Interview with Matt Stephens, ABC Riverland
MATT STEPHENS, HOST: The Federal Government has opened applications to improve regional telecommunications through its Mobile Black Spot and Regional Connectivity programs. Michelle Rowland is the Federal Minister for Communications. Minister, good morning.
MICHELLE ROWLAND, MINISTER FOR COMMUNICATIONS: Good morning.
STEPHENS: There had been some doubt as to whether the Black Spot program would return. Why has it?
ROWLAND: I think it's really important to recognise that no matter where you live and – as your listeners very clearly articulated – access to world class communications, infrastructure and services is so vital. And that includes mobile services and broadband services, and it includes in regional and rural areas as well. So good, reliable connectivity serves so many purposes, helping us stay in touch, to run businesses efficiently and also to stay connected during emergencies.
We recognise how important this is, which is why this Government is providing more than $1.1 billion to rural and regional communities. And that includes $150 million which was just announced as part of a combined funding stream on Monday. Applications have opened for that Mobile Black Spot and Regional Connectivity round. This can be place-based broadband services or improved mobile services. And I do encourage your listeners to get involved in this process. Applications are now open. They can go to the Department of Communications Notice Board, if they search that up . You can see we're in the pre-application phase. So local residents, businesses, and I do encourage local councils as well, to have a look at that because this is how the carriers make those applications and this is how we get better results for local residents and businesses.
STEPHENS: So will the program work as it has in the past?
ROWLAND: It will be an applications-based round, so it means that the carriers will apply. There are some differences and we've made improvements to guidelines around this. For example, previously, it was up to about a 50 per cent Federal Government contribution. We've increased that to 75 per cent to give that extra incentive to the carriers to participate and we're also giving extra impetus to multi-carrier coverage. Under previous rounds, only some 8 per cent of new towers delivered multi-carrier coverage and many of your listeners will know that, depending on what network you’re on, it's a patchwork of whether or not your service will work in different areas. We're giving extra credit to multi-carrier coverage to, again, hopefully incentivise the carriers to get improvements, irrespective of what network people might be on.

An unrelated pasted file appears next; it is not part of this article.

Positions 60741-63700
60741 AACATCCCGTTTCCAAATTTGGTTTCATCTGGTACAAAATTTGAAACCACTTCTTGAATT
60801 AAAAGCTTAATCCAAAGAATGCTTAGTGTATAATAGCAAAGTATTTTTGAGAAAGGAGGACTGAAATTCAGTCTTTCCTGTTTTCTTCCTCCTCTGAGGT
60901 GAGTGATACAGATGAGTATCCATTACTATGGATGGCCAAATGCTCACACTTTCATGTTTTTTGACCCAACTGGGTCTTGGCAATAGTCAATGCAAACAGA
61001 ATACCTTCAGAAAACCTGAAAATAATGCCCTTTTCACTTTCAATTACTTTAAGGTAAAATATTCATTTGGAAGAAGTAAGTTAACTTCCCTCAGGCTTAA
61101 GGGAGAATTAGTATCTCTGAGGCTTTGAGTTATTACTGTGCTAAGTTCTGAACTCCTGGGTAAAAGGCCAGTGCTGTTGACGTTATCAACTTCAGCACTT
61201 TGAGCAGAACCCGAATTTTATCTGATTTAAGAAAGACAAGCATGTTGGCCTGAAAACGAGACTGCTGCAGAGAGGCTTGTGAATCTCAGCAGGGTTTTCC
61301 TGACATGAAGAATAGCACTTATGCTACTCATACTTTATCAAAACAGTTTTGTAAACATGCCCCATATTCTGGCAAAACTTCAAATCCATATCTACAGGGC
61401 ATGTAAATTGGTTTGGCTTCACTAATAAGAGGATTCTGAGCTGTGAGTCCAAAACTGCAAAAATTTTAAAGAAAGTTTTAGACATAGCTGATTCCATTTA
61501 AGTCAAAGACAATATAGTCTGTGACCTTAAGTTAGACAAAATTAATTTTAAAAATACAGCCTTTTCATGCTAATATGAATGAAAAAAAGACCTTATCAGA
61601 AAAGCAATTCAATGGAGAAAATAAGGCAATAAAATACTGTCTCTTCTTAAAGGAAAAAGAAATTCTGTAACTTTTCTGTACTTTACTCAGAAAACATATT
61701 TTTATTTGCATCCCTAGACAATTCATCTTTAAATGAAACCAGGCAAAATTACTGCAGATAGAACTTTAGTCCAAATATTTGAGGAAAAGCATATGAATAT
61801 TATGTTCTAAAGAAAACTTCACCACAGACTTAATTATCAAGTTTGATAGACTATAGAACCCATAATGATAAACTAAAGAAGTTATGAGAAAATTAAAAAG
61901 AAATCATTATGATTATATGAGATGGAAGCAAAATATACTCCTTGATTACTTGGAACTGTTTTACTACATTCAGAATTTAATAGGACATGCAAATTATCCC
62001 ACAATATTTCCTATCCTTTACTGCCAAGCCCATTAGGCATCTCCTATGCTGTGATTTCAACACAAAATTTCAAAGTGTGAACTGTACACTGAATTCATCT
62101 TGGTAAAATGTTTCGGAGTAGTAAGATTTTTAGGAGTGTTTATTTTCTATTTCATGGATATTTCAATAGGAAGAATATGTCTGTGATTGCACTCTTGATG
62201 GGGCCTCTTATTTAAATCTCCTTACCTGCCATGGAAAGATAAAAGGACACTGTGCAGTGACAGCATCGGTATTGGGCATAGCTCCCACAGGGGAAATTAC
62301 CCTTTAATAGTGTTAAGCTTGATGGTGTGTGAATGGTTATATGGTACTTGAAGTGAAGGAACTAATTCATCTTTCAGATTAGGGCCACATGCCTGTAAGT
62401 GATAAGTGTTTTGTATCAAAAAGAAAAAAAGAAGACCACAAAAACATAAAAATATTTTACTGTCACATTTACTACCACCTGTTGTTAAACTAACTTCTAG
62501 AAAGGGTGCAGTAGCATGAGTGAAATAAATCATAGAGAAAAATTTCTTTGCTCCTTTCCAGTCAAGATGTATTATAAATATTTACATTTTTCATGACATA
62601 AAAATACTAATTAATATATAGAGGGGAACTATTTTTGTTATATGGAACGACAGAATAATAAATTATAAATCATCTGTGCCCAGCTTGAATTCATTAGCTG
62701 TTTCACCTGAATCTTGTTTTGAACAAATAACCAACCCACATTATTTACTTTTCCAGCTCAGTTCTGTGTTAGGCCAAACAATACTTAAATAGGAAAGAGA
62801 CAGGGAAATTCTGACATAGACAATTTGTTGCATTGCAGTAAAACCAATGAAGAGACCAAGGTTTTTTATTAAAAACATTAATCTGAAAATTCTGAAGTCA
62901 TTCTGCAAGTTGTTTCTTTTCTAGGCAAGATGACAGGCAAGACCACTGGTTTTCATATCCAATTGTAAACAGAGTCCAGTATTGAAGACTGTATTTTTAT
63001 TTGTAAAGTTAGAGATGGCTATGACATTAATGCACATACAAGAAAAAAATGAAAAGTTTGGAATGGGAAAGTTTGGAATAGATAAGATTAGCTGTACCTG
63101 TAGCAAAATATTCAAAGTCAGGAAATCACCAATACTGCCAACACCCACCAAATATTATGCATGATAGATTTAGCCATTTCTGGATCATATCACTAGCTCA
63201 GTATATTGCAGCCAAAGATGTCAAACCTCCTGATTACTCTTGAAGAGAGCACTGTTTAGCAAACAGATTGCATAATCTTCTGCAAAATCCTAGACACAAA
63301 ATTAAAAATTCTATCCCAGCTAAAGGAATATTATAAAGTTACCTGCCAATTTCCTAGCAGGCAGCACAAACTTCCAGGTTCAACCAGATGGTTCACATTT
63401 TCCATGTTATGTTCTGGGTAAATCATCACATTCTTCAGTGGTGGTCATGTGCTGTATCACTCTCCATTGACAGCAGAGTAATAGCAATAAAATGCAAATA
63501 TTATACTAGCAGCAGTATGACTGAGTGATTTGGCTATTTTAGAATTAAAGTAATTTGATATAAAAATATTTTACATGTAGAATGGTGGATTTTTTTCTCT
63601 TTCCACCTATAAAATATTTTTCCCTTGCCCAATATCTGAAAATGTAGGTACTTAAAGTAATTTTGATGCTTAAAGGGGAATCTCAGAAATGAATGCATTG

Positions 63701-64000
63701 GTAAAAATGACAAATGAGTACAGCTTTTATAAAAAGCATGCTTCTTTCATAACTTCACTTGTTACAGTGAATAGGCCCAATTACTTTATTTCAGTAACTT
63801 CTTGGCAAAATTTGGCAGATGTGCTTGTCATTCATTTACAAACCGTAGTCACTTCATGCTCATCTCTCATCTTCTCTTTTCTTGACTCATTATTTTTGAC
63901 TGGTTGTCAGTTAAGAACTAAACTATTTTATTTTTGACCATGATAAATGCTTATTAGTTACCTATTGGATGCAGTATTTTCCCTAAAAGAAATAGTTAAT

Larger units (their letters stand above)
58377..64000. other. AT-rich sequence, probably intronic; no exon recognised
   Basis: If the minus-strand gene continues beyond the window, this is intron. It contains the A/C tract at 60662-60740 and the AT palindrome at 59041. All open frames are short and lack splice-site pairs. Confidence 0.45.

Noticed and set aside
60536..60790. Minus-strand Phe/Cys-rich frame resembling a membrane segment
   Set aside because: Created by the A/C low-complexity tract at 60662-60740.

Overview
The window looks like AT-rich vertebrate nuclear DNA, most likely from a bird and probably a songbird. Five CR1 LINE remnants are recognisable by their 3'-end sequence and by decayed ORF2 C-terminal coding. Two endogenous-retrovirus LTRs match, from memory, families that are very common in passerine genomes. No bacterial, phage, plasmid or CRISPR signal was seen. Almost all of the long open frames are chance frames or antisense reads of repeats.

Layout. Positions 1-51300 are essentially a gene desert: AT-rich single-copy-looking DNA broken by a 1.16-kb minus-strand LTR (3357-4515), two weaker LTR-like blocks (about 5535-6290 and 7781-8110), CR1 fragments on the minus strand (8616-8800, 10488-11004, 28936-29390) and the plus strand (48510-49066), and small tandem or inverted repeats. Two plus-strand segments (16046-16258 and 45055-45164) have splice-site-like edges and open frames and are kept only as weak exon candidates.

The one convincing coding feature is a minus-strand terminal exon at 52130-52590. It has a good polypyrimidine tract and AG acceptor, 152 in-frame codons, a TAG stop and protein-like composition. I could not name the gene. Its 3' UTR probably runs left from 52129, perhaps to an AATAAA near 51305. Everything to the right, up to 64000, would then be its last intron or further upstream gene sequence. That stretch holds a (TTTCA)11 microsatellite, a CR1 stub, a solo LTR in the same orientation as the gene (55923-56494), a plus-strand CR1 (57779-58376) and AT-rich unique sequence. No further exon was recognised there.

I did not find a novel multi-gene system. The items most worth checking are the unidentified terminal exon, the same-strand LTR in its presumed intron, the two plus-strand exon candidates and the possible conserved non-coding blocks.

STEPHENS: Michelle Rowland is the Federal Minister for Communications. The Mobile Black Spot Program has been around for a very long time and, yes, has delivered a lot of service to regional areas, but there's still vast areas that aren't covered by any mobile service at all. So why will it be any different now to what we've seen in the past?
ROWLAND: I think it's important to note that this is a co-contribution model, and you would think, and your listeners would very rightly think, that it's in the interests of the mobile providers to increase the number of people who are able to utilise their networks. There's nothing more frustrating than having a mobile service that you can't use at any given time. But in some of those areas, the carriers, which of course, are commercial operations, need something extra to make that business case. And again, by having councils involved, in some cases, it's the acquisition of sites for towers that's often the most problematic. Council, being landowners in a lot of these rural and regional areas, really have an important role to play. I think the important – probably one of the most important aspects of this program – that it brings together different partnerships to help solve this problem of connectivity. It's only by working together and by having that incentive through Commonwealth funding that we get results in this area. And again, I would encourage the listeners, if they are interested, to go to that Department of Communications Notice Board, because the guidelines make it very clear that depending on the level of support for a particular area, that counts really well towards a site being eligible.
STEPHENS: All right, Michelle Rowland will leave it there. Thank you very much for your time.
ROWLAND: My pleasure.